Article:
So, the first action we see is a fish rising right next to a rock in a rather shallow, nondescript area of the stream. Neither of my friends wanted to waste their time with this fish, figuring it was a small one based on where it was in the stream. At that point, it was up to me to find out if this fish was indeed a "dinker". Not bothering with trying to figure out what the fish was eating, I cast out my size 10 yellow Stimulator. The trout snapped it up on the first drift. After a good fight, we netted the fish and took a quick measurement...18 inches of fat brown trout. Turns out the rock had a nice, deep scour hole around it that wasn't really noticeable until we went right up to it to take a look.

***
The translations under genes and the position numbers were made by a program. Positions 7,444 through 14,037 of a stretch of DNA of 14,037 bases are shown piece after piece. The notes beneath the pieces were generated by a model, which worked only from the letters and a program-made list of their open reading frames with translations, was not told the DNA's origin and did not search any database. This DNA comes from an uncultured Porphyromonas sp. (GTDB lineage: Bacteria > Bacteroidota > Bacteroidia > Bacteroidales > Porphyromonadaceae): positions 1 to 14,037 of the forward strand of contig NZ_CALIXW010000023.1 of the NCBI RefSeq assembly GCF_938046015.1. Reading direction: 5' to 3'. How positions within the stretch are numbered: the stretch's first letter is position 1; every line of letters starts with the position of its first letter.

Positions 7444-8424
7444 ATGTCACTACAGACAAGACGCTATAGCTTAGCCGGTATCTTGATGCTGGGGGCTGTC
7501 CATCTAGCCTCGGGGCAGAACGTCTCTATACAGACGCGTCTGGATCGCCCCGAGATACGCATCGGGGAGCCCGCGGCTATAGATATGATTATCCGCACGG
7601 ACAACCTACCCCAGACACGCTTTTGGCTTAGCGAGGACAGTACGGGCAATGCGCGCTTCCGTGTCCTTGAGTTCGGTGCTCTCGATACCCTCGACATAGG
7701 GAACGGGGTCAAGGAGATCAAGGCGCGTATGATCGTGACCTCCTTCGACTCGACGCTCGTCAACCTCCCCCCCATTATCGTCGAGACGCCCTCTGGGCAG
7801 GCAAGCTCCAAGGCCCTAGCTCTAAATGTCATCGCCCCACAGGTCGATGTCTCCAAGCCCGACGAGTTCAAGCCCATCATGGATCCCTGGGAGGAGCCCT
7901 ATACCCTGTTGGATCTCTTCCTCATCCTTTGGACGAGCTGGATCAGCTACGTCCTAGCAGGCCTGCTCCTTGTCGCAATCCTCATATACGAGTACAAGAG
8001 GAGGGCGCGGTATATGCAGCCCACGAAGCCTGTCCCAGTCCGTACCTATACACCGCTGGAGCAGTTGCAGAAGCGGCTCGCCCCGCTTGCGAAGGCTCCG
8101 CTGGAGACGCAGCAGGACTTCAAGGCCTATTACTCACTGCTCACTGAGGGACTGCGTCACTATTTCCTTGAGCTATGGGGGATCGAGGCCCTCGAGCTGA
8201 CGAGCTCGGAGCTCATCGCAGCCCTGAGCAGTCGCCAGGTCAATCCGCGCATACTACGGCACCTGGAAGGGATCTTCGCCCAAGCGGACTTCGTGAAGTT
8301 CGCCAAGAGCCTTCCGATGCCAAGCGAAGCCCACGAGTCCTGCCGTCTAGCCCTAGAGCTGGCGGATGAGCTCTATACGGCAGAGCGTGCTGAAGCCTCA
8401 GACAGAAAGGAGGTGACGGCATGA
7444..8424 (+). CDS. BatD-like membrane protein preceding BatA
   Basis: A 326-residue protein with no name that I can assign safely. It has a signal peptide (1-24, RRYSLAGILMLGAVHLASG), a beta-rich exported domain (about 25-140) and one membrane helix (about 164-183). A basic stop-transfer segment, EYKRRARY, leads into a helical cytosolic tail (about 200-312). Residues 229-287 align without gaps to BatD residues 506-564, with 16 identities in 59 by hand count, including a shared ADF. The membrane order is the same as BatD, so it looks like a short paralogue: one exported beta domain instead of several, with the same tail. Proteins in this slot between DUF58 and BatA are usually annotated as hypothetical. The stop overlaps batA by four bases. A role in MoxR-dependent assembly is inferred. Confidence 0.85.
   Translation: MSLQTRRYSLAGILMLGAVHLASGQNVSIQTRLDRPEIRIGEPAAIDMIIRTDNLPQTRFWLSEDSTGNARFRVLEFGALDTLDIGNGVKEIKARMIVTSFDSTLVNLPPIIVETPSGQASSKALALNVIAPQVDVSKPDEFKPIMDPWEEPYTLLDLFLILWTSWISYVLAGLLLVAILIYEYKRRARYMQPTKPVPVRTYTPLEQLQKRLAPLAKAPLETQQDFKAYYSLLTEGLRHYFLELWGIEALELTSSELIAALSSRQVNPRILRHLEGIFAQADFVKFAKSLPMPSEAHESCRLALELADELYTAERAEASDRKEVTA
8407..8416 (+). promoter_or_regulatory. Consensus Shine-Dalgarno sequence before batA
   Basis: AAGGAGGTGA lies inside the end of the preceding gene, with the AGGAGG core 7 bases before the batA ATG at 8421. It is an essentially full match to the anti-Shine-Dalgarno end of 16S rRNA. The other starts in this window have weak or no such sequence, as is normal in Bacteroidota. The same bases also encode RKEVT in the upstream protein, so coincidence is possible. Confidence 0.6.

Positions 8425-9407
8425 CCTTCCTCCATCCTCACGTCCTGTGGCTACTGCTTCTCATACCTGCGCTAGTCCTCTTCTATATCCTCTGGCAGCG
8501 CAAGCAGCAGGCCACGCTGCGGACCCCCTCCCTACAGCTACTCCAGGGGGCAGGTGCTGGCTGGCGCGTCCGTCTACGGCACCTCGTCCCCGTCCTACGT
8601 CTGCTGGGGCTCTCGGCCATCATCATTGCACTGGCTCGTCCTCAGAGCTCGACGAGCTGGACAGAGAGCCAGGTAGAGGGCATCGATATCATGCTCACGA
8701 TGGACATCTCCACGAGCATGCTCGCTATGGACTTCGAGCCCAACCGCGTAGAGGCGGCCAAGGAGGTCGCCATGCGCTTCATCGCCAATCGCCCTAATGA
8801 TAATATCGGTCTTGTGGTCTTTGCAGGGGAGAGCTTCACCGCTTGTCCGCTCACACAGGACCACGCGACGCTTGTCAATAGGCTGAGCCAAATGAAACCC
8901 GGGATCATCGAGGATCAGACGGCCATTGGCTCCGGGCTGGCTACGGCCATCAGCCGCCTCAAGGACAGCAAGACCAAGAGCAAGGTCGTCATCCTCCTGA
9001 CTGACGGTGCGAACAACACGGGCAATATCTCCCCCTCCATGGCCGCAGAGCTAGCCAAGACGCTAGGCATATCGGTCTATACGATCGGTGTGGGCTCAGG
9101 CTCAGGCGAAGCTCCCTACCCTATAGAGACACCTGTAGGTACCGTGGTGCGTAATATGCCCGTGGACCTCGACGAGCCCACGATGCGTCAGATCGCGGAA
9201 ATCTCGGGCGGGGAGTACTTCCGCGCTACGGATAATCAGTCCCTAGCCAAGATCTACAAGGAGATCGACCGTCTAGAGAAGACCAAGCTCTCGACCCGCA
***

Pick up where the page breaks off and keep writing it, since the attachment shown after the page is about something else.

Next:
Later that evening our bait fishermen caught his first trout on the fly. That was a nice 14 incher. There weren't really any hoppers on the water as far as I could see, but the trout were looking up and my guess is that just about any big, bulky dry fly would have gotten them. It was a great day with big dry flies.
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Postby SubtleSip » Thu May 22, 2014 5:01 pm

After reading this two nights ago I sat at the vise and tied, as I usually do, with no particular recipe in mind. Ended up with this foam bodied and winged size 14 Caddis/hopper pattern. Thought it looked good, so I tied a few more. Gonna see how they fare in Colorado this weekend. Image